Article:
While the war was a major burden upon the colonists, one bright spot occurred in July 1690. As the colonies were being continuously harassed by French privateers, an expedition consisting of two sloops and 90 men under the command of Captain Thomas Paine went out from Newport to attack the enemy. Paine approached five ships near Block Island, sent a few men ashore to prevent a French landing, then ran into shallow water to keep from being surrounded. A late afternoon engagement ensued, lasting until nightfall, when the French withdrew, losing about half their men to casualties, while Paine's loss was one man killed and six wounded. The brilliant exploit of Paine inspired the people of the colony with a naval spirit; this was the first victory for Rhode Island on the open sea. French privateers, however, continued covering the seas, plundering the commerce of the colonists, and compelled a special session of the Assembly to adopt stringent measures for raising the tax levied but not yet collected.


37 comments:

  1. Nice work but Curt must be slipping allowing it!

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    1. Well you know how it is.............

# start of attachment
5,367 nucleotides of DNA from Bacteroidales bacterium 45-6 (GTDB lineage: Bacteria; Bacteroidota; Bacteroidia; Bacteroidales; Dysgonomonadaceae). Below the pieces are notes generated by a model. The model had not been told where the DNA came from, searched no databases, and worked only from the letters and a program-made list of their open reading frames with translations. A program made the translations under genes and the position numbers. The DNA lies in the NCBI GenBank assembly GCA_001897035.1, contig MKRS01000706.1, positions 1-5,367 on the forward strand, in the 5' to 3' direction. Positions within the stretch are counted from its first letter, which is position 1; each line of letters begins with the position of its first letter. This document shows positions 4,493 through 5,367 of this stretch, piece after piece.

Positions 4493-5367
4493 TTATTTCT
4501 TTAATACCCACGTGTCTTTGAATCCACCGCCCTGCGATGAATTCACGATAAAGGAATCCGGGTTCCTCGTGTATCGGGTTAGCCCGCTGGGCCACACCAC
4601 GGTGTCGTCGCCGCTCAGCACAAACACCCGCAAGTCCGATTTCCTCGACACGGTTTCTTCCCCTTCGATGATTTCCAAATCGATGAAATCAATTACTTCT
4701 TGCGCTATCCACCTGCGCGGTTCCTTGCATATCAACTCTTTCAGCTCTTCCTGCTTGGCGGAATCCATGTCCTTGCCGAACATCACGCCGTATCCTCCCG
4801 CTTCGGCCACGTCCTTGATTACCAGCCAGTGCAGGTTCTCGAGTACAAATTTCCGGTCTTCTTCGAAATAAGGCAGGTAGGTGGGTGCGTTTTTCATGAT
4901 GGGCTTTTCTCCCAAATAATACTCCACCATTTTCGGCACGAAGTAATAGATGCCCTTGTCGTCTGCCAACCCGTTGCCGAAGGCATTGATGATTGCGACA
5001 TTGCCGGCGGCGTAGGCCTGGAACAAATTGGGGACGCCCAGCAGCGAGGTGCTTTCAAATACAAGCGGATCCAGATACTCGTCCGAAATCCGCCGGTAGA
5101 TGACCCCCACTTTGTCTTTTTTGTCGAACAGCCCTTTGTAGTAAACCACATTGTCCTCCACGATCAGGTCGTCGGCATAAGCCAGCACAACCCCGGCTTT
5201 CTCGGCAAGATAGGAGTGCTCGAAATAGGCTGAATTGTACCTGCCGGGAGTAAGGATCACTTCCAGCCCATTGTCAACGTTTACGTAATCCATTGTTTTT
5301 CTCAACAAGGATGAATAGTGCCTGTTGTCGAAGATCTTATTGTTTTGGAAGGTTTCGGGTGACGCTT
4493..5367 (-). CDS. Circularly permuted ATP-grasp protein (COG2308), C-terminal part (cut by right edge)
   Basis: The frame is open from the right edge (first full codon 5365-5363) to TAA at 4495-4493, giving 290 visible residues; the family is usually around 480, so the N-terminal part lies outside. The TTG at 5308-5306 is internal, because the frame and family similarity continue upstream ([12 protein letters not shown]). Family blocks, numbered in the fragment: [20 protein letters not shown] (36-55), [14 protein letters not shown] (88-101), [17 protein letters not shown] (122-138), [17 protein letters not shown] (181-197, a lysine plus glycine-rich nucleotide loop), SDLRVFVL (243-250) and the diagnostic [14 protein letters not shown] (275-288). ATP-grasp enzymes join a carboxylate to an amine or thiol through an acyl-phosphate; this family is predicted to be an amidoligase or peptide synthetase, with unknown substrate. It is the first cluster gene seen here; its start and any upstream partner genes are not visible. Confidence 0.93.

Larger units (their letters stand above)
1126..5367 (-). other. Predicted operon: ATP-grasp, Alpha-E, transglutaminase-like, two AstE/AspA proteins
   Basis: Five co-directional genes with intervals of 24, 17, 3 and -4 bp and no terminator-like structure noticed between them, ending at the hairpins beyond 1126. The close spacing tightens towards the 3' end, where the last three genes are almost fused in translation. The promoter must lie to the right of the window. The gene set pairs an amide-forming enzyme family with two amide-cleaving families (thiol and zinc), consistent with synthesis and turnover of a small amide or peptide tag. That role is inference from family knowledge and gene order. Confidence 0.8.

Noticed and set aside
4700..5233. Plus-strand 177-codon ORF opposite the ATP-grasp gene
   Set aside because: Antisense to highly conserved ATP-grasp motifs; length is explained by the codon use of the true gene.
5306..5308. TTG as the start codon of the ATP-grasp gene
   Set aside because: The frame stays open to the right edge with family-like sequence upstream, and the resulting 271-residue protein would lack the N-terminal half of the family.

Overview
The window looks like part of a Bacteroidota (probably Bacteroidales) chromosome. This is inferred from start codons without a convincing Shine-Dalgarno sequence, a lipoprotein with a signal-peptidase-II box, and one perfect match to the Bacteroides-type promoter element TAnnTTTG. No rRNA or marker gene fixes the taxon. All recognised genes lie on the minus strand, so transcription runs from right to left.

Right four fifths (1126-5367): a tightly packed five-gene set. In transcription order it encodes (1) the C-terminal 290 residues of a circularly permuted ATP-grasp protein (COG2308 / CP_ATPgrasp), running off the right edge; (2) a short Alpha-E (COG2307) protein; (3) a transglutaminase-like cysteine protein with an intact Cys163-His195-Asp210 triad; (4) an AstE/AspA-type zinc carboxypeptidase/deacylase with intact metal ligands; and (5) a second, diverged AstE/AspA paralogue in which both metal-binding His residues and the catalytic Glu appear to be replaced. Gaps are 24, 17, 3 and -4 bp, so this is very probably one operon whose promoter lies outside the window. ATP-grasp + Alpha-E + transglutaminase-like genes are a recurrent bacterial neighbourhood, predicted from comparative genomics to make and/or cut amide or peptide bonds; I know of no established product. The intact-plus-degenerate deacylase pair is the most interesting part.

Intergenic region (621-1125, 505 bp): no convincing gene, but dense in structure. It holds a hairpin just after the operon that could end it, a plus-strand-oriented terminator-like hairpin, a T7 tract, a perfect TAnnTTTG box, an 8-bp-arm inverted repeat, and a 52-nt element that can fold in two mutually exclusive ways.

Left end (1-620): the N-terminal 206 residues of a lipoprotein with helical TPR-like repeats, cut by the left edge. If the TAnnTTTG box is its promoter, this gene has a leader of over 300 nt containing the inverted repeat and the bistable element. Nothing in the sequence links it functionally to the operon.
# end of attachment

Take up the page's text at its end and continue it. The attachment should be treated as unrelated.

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  2. I have no problem with that as an "East" entry.

    I did like this figure the sombre colours work well.

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  3. Very nice looking "Eastern figure" Ray!

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  4. Early days of American history.
    John Easton - clever. And he lived on the East Coast. Don't forget that point.

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  5. Lovely figure and a great painting job once again Ray. Well done.

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  6. Not stretching the theme at all... no sir...
    great looking figure though.

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  7. Clever entry Ray! When I saw 'East' this fellow was the first thing I thought of... ;-)

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    1. Ha ha.....think you might be fibbing!

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  8. Nice job! The figure oozes competence and arrogance.

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  9. I am watching the series "Frontier" right now, he could just have walked off set for a while!

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    1. Just taken a look at the show. Looks very interesting.

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  10. That is a fine "East" entry Ray! You should get a bonus point or two for being clever and pushing the envelope a bit.

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    1. I think you're right, an ectra 20 points to me!!!

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  11. Fantastic work, Ray. He looks great.

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  12. Lovely figure and painting Ray.